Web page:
The Model 11 functioned from a hammerless recoil-operated action with side ejection, allowing for a semi-automatic mode of fire. As such, the shotgun did not feature the rather traditional "pump-action" slide common to many designs of this class of firearm. All of the internal working components were housed in a rectangular metal receiver. Initial forms were available in 12-gauge chambering though 16- and 20-gauge forms eventually arrived during the span of 1931-1932. The wooden shoulder stock featured an integral pistol grip handle that was ergonomically formed. The receiver sported finely rounded edges and was relatively featureless save for the large ejection port found along the right side. The trigger sat under the receiver in the usual way and protected by a thin oblong ring. The forend of the firearm sported a bulged wooden handguard under the barrel and fitted over the internal tube magazine, the magazine housing up to 5 x 12-gauge shells. Charging of the weapon was through management of a handle along the right side of the body as part of the ejection port. The barrel protruded ahead in a conventional fashion to which a forward sight was affixed over the muzzle. Overall weight of the firearm was 7lbs, 12oz.
The Remington Model 11 was one of the many shotguns utilized by American forces in World War 2. During the conflict, US warplanners procured all manner of weaponry and the United States was one of the few nations that went to war with the firepower of the combat shotgun. This initiative spurred various forms from the base Model 11 that included the "Remington Army Model 11" for issue to both frontline combat and guardsmen for anti-riot/prisoner guarding duties. These were by and large faithful to the original Model 11 and delivered with 20- and 26-inch barrel lengths. The Army Air Corps utilized a slightly modified version of the Model 11 to train aerial gunners in the fine art of leading a target in flight. These shotguns were fitted on special mounts as part of a pseudo-aircraft fuselage in training spells and sported threaded holes about their receiver for mounting. A Cutts compensator was fitted over the muzzle to counter muzzle climb.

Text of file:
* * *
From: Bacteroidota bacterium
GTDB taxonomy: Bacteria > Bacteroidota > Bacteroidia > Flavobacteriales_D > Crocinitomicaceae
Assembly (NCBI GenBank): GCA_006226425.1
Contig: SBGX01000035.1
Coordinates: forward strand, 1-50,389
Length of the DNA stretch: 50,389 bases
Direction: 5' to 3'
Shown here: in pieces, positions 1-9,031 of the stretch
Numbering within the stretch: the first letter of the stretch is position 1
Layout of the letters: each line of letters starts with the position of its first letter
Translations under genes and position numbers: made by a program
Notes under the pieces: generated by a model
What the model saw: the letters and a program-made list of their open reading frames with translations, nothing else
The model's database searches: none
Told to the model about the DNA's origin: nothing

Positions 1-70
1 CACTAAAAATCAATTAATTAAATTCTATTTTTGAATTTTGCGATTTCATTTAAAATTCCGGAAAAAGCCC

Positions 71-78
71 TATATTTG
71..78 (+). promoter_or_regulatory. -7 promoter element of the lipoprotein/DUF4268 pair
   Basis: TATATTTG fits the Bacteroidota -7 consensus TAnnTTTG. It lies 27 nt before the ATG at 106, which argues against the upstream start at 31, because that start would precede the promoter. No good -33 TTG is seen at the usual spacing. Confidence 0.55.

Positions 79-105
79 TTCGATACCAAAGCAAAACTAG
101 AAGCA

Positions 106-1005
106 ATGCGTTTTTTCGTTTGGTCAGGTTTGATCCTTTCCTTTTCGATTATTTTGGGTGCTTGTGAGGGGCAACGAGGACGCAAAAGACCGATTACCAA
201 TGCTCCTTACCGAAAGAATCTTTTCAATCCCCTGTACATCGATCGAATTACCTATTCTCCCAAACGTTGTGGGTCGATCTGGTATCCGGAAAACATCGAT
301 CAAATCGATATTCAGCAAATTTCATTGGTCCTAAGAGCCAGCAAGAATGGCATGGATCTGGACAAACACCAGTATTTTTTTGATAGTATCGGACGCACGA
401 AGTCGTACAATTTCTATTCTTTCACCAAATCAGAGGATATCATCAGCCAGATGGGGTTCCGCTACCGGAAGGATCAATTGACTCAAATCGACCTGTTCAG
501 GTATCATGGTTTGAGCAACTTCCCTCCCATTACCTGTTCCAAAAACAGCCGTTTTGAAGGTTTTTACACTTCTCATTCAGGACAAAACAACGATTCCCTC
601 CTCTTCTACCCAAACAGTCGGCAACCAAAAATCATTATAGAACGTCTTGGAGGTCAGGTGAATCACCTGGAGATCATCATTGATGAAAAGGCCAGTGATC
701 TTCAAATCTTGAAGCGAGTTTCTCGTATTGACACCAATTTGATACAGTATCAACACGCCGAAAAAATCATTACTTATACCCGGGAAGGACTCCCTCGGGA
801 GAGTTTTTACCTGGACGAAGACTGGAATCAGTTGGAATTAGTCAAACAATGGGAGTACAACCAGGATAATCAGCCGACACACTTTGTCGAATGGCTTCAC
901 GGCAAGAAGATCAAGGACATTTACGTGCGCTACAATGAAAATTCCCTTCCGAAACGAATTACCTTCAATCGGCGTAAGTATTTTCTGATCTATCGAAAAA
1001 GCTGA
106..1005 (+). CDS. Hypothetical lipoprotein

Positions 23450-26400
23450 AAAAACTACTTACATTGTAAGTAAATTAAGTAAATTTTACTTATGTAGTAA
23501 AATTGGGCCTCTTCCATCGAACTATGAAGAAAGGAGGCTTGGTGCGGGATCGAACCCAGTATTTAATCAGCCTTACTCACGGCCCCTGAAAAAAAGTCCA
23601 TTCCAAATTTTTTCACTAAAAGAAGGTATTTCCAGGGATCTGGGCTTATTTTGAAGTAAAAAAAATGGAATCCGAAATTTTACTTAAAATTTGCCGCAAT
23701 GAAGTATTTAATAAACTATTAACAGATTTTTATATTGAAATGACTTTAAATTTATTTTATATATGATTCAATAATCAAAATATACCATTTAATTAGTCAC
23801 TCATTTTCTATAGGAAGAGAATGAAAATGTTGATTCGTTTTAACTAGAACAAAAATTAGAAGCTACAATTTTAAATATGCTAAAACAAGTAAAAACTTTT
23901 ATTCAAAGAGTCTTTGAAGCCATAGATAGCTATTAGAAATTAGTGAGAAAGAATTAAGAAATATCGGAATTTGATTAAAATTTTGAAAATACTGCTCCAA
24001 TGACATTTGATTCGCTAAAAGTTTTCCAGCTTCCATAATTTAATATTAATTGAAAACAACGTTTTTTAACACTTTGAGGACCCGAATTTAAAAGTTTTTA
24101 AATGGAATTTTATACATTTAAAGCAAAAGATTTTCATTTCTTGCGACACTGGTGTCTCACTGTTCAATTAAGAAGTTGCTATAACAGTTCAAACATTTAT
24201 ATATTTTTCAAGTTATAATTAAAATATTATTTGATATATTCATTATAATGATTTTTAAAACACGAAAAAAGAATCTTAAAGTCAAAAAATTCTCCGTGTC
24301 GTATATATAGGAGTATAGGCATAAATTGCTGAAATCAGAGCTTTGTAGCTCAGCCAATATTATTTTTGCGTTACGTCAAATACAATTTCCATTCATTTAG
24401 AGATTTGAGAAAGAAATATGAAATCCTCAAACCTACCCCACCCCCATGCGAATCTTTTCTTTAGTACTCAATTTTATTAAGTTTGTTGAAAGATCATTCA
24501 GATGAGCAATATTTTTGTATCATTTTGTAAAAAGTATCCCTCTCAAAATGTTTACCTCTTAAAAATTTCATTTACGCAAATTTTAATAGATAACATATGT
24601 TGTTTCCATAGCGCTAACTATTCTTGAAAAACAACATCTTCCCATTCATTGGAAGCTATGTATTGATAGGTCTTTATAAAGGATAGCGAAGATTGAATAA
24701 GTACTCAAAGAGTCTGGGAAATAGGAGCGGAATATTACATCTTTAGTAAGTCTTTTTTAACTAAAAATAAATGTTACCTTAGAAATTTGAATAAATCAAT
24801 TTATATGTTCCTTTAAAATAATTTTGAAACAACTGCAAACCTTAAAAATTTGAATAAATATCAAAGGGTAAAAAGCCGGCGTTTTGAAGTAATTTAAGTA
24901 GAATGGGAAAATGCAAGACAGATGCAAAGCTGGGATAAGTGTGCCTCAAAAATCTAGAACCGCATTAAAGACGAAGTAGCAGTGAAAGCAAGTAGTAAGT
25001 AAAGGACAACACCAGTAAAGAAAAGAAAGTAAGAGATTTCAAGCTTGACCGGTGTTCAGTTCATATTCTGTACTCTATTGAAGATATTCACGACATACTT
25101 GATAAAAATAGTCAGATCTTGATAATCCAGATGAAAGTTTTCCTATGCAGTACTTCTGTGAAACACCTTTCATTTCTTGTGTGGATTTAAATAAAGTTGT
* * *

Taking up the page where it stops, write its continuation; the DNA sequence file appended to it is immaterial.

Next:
The base Remington Model 11 was known as the "Standard Grade" and received the official Remington Model 11A designation. There then appeared the Model 11R Riot Special, the Model 11P Police Special, the Model 11B Special Grade, the Model 11C Trap Grade, the Model 11D Tournament Grade, the Model 11E Expert Grade and the Model 11F Premier Grade.
In the post-World War 2 years, Remington reintroduced the Model 11 in a refined form as the Model 11-48 of 1949. These were produced until 1968 and available in 12-, 16-, 20-, 28- and .410-gauge. Various grades were, again, offered including Standard, Riot, Special, Tournament, Premier, Rifled Slug and Sportsman. In 1987, the Model 11 emerged once more through introduction of the Model 11-87 autoloader and available in 12- and 20-gauge forms. A slew of marks joined the base version. The Model 11-96 of 1996 was a short-run (1999) version recognized as the Euro Lightweight Autoloading Shotgun and available in 12-gauge chambering.
Beyond the wartime production handled by Remington, the Browning label itself produced approximately 65,000 Remington Model 11s during World War 2.
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